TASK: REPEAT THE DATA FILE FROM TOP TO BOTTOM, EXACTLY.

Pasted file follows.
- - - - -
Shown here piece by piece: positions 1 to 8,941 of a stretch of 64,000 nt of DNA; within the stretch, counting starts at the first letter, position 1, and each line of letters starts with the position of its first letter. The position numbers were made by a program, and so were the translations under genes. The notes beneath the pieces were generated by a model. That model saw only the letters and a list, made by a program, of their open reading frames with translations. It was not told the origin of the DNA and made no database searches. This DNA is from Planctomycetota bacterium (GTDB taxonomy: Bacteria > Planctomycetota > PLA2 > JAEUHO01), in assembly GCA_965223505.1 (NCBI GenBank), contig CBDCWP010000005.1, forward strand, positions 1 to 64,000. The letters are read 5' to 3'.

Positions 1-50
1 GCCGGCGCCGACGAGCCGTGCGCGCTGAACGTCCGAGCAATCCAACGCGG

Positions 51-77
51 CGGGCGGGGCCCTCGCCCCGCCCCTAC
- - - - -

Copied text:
Shown here piece by piece: positions 1 to 8,941 of a stretch of 64,000 nt of DNA; within the stretch, counting starts at the first letter, position 1, and each line of letters starts with the position of its first letter. The position numbers were made by a program, and so were the translations under genes. The notes beneath the pieces were generated by a model. That model saw only the letters and a list, made by a program, of their open reading frames with translations. It was not told the origin of the DNA and made no database searches. This DNA is from Planctomycetota bacterium (GTDB taxonomy: Bacteria > Planctomycetota > PLA2 > JAEUHO01), in assembly GCA_965223505.1 (NCBI GenBank), contig CBDCWP010000005.1, forward strand, positions 1 to 64,000. The letters are read 5' to 3'.

Positions 1-50
1 GCCGGCGCCGACGAGCCGTGCGCGCTGAACGTCCGAGCAATCCAACGCGG

Positions 51-77
51 CGGGCGGGGCCCTCGCCCCGCCCCTAC